Dr. Juanita Houston.
Houston leads DLIVE participants in a number of activities that support their transformation. In their book club, the group is currently reading "What Happened to You? Conversations on Trauma, Resilience, and Healing
" by Oprah Winfrey and Dr. Bruce D. Perry. Houston has put together coping kits filled with sensory items like candles, putty, rubber bands, and fragrant items. Sometimes she shares mindfulness techniques. Most recently, she took the group to a rage room where they could release anger in a healthy environment.
"DLIVE is working to change lives, to transform trauma — and I'm getting to be a part of that," Houston says. "I get to watch lives change through unfortunate events because these positive folks are here to help. One thing I have learned here is that the injury that brought them in is not often the thing that's the most concerning."
U-M's youth violence prevention program collaborates with communities
Based at the University of Michigan School of Public Health
, the Michigan Youth Violence Prevention Center
(MI-YVPC) is one of six National Centers of Excellence in Youth Violence Prevention
funded by the CDC. The centers research youth violence prevention and collaborate with local community partners to put the research into action. Carter says his work with MI-YVPC flows directly out of his experience as an emergency department physician.
"A lot of my work in terms of youth violence has been around what work we can do at health care centers to decrease [poor] outcomes," he says. "And I have a broader lens to work with. It's prevention-centered and focuses on communities, not just in the health care setting."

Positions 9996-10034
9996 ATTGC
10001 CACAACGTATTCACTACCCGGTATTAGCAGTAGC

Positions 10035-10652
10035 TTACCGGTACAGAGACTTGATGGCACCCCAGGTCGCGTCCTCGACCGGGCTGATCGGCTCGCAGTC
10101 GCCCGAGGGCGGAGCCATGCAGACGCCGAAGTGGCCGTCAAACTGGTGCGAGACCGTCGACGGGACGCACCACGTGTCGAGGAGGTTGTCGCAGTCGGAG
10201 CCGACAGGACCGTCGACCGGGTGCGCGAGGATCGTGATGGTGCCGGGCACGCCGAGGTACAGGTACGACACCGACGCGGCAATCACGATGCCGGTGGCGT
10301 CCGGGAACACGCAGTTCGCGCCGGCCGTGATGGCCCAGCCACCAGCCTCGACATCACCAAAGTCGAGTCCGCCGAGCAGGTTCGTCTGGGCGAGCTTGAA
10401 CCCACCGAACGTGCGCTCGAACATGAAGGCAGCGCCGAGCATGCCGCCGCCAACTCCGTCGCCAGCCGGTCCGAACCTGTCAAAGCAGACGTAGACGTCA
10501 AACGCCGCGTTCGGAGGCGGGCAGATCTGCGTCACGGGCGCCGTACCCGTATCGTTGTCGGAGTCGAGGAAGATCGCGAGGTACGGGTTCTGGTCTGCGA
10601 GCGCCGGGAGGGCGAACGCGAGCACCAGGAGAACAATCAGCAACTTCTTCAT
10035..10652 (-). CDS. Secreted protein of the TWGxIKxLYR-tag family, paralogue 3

Carter notes that large-scale studies have shown violence and violent injury can be reduced
. Like DLIVE, MI-YVPC works with children and young people who have sustained a violent injury and are at risk for repeated injuries.
"We ask, 'How can we decrease their risk for a future injury?'" Carter says. "The way to move the needle on this public health problem is to really focus across all of the different settings. We need to work in health care settings. We need to work in communities. We need to work with youth out in the community."
MI-YVPC works on programs that expose kids to positive experiences – for example, social sports and mentoring from adults they can look up to as models for a career path or employment opportunity.
"We follow up through health care settings with kids who are at risk, [with kids] who might not be there [in the ER] that day but for violent entry, by working with them," Carter says. "We know that helps to decrease their involvement with further violent injury."
Carter believes that violence prevention interventions such as community and economic empowerment opportunities for youth can work. MI-YVPC has focused on reducing youth violence in Muskegon, Grand Rapids, and Flint. In addition to providing opportunities for youth, the program empowered communities through greening initiatives, environmental design that decreases crime, and fostering relationships between law enforcement and community members.
"It's the totality of all those interventions that are really going to be the thing that moves the needle on this problem," Carter says. "I think packaging those types of interventions and disseminating them more broadly will have a broader impact across a lot of communities."
Sonuyi agrees. He's been heartened to see some young people transition from having extreme housing security, no transportation, legal challenges, and/or substance abuse issues to buying a car and/or home.
"I think the anecdotes tell the story better than any numbers," he says. "... That's a powerful thing."
Estelle Slootmaker is a working writer focusing on journalism, book editing, communications, poetry, and children's books. You can contact her at [email protected] or www.constellations.biz.
Photo of Patrick Carter courtesy of Patrick Carter. All other photos by Nick Hagen.